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Mental Health of North Dakota Farm and Ranch Women: What Makes a Difference?

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Title: Mental Health of North Dakota Farm and Ranch Women: What Makes a Difference?
Author: Hanson, Richard; Hertsgaard, Doris; Light, Harriet K.
Description: The article takes a look at mental health makeup of North Dakota farmers and ranchers and those things that affect such. There are certain periods of the year when stress and tension are the greatest for these producers. Family togetherness can be both and positive and a negative. It was discovered that these women experienced depression, anxiety and hostility more often than males. Given the aforementioned, it was queried how these women would fair on mental health tests. A study was performed via 760 completed questionnaires. The goal of the study was to obtain data that would construct an accurate view on the lives of North Dakota farm and ranch women. Overall, the study strongly suggested that farm and ranch women are not a homogeneous group. Simply living on a farm or ranch was not the sole determinant of one's mental state. One's circumstances and situations in one's life appeared to be the most influential. Having more say in farm operation, weekly contact with friends, weekly church attendance, a relatively well educated husband and a perceived control over what happens in one's own life were all found to positively influence both farm and ranch women's mental health.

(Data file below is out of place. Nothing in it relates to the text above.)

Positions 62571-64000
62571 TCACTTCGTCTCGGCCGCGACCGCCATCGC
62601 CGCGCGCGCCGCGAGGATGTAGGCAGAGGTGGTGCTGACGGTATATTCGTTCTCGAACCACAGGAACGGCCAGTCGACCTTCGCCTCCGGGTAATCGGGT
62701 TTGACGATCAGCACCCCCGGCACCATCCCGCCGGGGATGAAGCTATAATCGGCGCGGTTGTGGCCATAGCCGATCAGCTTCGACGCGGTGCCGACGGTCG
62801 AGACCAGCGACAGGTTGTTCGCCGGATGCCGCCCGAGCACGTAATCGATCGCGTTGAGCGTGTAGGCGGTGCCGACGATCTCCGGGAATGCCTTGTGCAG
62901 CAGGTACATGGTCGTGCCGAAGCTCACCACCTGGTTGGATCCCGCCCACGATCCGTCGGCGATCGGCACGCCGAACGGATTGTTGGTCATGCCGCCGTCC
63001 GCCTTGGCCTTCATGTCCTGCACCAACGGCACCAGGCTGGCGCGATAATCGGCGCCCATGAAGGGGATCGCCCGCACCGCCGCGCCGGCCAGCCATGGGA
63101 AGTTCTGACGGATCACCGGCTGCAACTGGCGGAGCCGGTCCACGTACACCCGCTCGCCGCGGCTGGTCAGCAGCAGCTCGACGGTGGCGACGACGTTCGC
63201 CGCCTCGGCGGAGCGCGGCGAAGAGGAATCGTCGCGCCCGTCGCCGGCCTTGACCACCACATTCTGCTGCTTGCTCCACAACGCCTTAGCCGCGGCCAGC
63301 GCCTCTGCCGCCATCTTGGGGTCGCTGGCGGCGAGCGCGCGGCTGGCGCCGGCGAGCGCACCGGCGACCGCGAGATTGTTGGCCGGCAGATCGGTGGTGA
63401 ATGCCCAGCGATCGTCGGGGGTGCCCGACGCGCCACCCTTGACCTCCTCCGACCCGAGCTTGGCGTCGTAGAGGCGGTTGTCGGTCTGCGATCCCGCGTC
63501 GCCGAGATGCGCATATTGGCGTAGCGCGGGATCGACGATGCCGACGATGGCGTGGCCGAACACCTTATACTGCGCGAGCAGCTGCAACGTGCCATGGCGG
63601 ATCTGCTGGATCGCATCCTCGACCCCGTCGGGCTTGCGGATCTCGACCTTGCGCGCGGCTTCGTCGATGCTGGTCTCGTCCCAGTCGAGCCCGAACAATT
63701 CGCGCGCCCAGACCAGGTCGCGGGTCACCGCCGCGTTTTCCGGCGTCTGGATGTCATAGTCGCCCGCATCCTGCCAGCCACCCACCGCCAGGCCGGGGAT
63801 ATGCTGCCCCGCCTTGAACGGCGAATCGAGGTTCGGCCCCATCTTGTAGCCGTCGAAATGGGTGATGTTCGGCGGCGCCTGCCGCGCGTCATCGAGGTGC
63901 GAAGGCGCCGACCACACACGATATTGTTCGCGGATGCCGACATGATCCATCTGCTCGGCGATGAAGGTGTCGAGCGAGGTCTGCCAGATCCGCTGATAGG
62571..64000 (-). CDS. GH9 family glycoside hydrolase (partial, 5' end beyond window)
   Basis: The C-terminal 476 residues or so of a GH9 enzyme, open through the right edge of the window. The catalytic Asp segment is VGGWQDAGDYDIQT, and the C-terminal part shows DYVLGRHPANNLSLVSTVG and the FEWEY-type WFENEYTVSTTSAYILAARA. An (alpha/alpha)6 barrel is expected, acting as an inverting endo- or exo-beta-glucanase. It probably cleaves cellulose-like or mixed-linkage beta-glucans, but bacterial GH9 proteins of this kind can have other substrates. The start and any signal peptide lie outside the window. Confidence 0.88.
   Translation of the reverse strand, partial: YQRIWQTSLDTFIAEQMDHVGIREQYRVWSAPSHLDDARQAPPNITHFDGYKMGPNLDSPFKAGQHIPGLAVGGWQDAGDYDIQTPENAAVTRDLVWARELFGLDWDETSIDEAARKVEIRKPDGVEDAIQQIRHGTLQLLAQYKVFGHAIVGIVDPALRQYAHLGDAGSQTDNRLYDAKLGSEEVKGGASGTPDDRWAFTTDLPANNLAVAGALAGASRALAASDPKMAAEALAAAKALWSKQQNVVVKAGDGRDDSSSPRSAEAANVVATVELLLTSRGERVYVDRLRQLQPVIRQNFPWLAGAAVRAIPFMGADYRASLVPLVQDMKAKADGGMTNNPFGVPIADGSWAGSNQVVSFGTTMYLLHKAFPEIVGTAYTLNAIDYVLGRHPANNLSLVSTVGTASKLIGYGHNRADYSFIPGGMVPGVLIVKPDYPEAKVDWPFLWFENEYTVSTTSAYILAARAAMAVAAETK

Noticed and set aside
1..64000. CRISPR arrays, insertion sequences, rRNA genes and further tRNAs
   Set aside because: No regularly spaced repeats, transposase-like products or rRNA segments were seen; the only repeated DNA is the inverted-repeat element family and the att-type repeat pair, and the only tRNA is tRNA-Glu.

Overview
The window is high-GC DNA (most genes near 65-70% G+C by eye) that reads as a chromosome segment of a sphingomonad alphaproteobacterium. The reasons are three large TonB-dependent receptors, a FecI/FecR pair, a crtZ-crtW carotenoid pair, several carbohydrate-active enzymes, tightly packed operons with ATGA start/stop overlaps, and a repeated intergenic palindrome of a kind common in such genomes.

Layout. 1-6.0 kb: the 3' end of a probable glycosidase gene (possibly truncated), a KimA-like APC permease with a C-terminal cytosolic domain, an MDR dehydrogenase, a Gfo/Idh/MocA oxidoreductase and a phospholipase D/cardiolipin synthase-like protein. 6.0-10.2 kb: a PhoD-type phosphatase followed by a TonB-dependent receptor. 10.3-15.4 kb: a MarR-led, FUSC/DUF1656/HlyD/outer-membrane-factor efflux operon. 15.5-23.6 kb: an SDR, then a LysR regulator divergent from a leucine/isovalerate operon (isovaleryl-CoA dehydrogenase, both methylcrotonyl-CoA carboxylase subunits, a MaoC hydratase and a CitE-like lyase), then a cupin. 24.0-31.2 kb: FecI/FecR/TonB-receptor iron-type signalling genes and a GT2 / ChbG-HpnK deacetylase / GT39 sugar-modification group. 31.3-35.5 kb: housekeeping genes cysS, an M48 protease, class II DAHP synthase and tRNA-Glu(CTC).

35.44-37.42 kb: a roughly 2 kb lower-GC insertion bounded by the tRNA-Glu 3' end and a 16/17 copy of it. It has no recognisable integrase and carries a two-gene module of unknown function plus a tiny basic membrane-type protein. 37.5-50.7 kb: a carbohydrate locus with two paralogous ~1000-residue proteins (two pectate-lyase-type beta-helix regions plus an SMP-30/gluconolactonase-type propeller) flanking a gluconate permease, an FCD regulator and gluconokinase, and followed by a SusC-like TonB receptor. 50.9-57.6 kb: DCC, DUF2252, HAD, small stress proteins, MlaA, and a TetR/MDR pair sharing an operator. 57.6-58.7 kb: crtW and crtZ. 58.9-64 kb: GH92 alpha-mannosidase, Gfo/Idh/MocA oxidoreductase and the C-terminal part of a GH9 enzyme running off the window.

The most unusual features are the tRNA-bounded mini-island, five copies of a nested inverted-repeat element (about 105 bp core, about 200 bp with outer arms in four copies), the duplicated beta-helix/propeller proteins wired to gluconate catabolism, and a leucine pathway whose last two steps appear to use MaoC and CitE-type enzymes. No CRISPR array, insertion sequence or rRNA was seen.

Date: 1984
Subject: Human health and safety
Permalink: http://hdl.handle.net/10365/6898

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